Run, walk, jog or volunteer – parkrun is for anyone and everyone.
2023 will mark the 15th-year anniversary of parkrun in Scotland. Founded in 2004 by Paul Sinton-Hewitt MBE at Bushy Park in London, parkrun has now expanded to more than 2,000 locations in 23 countries across six continents – 67 and counting in Scotland. The five-kilometre events for walkers, runners and volunteers take place every Saturday morning and offer new opportunities and challenges for participants as well as the chance for people to take part in free, inclusive, regular physical exercise – something that has never been more important amid the cost of living crisis and with health care services at breaking point.
Recent research has revealed that two in five people have reported the cost of living crisis as having an impact on their ability to take part in physical activity. Now, according to Stinton-Hewitt, parkrun is more important and vital than ever before: “It doesn’t matter who you are, what your ability level is, how old you are, where you came from, what your background is; and all participation at parkrun is equal – walk, jog, run, volunteer.” 2022 saw 50,000 events in the UK for the first time ever in a calendar year, with the eight millionth person registered for parkrun. It prides itself on the “power of community” and the belief that physical activity should be enjoyed, and time spent outside in the company of others prioritised and celebrated, rather than considered essential to burn calories.
There are so many reasons why people take part in parkrun, from using it as a way to keep active and motivated, an opportunity to visit new places and travel or for injury recovery and regaining strength and fitness. For me, I started doing parkrun as a way to regularly spend time with family and build up my fitness again as I wanted to start swimming competitively again after almost three years out of the pool. Despite hating running with a burning passion and unable to complete even two kilometres without feeling violently ill, I pushed through and persevered week after week.
I’ll admit that even though I dragged myself out of my bed on a Saturday morning, I really didn’t want to be standing in the middle (towards the back) of a field of keen runners, just waiting for the moment that my younger brother lapped me and my cousin went flying past pushing a pram with her six-month old son it. However, I found that parkrun was addictive. I didn’t want to miss out. It took me around three months before I finally started to enjoy taking part in the five-kilometre dash. Every time I ran, I was running further without feeling like I could throw up at any second, my time was dropping drastically, and I awaited the next challenge, slowly counting up my parkruns until the next milestone and t-shirt (a major bonus!).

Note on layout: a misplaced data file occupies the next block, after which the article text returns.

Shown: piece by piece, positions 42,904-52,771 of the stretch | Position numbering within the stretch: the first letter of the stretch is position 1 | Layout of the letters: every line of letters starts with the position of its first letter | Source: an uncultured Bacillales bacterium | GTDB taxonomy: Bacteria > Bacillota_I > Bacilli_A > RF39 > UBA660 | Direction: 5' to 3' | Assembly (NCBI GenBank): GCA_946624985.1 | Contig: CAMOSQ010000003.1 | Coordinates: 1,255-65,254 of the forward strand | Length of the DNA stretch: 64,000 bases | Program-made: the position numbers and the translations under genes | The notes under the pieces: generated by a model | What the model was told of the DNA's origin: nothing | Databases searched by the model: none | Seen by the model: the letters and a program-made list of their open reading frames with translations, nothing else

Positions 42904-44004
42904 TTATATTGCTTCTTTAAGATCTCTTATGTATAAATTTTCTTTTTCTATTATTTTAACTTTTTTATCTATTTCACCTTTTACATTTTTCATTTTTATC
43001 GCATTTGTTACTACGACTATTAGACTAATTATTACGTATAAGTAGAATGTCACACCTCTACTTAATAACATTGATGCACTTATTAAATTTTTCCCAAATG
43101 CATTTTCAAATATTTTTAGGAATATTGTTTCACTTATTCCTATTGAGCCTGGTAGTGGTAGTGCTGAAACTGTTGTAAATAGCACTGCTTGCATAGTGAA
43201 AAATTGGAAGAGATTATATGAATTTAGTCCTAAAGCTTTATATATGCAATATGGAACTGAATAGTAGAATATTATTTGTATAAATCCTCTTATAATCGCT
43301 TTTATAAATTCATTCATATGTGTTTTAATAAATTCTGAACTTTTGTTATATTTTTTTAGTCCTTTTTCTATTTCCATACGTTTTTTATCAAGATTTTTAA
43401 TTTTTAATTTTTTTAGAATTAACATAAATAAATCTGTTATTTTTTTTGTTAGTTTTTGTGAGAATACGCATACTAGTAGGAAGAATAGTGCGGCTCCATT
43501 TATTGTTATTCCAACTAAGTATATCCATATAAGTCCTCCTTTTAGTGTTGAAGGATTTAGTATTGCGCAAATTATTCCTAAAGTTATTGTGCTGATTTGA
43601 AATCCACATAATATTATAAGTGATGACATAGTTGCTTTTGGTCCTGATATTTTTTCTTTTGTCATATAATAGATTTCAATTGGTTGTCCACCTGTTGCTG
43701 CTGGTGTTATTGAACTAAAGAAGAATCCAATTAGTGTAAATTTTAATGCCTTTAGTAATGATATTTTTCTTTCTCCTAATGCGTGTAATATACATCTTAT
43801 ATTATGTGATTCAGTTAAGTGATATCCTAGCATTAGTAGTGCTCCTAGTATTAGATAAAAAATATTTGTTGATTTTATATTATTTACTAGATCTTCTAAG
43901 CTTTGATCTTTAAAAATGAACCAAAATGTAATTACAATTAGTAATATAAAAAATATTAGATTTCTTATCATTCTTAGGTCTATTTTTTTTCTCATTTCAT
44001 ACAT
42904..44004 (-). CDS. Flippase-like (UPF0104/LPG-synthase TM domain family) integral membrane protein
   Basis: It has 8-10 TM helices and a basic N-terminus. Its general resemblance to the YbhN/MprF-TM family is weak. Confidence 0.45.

After a summer of my dad (my biggest motivator, without a doubt) and I travelling across Scotland to visit different parkruns, each one unique and exciting, my next personal goal was to not break the habit when I return to university and the winter months begin to draw in. I’m pleased to say that I kept up my parkrun streak, thanks to my parents, aunt, cousins and friends who have continued to accompany me on my running journey, picking me up from bus stations at silly times in the morning to visit a new parkrun, taking me out for a post-parkrun breakfast (another perk!) or driving through to Glasgow so I can have a lie-in after a week of morning swimming sessions.
But, if you’re like former me, who loved a good walk and hated the thought of moving at speed, parkrun can still be for you. In October, parkrun introduced parkwalk, a five-kilometre walk following the same route and at the same time as parkrun, as a way of encouraging more people to get involved and enable goals and improvements to be made for people who are not keen on running but still want to get involved, the emphasis is further placed on the community and feeling the benefits of being outside with other people.
The advantages of parkrun, whether that be socially, mentally or physically, and the impact that it has had on local areas and the lives and livelihoods of participants cannot be understated as thousands of people continue to show up every Saturday morning for their weekly dose. While 9.30am on a Saturday morning may not be the ideal time for students, I’ve seen so many students braving all weather conditions to make a productive start to the day and reduce stress through exercise. With several locations around the Glasgow area, including parkrun at Ruchill Park, on the doorstep on Murano Street Student Village, and Victoria Park in Hyndland, as well as others that are easily accessible by bus or subway, there are many opportunities for UofG students to get involved as use parkrun as way of stepping away from university work and being outdoors surrounded by others. As I am on my way to achieving 50 parkruns, I am shocked by the benefits that parkrun has offered me. The amount of progress that I have made in such a short space of time (nine minutes in nine months) has astounded me and provided me with the motivation to use this initiative to my benefit. Parkrun is truly for everyone.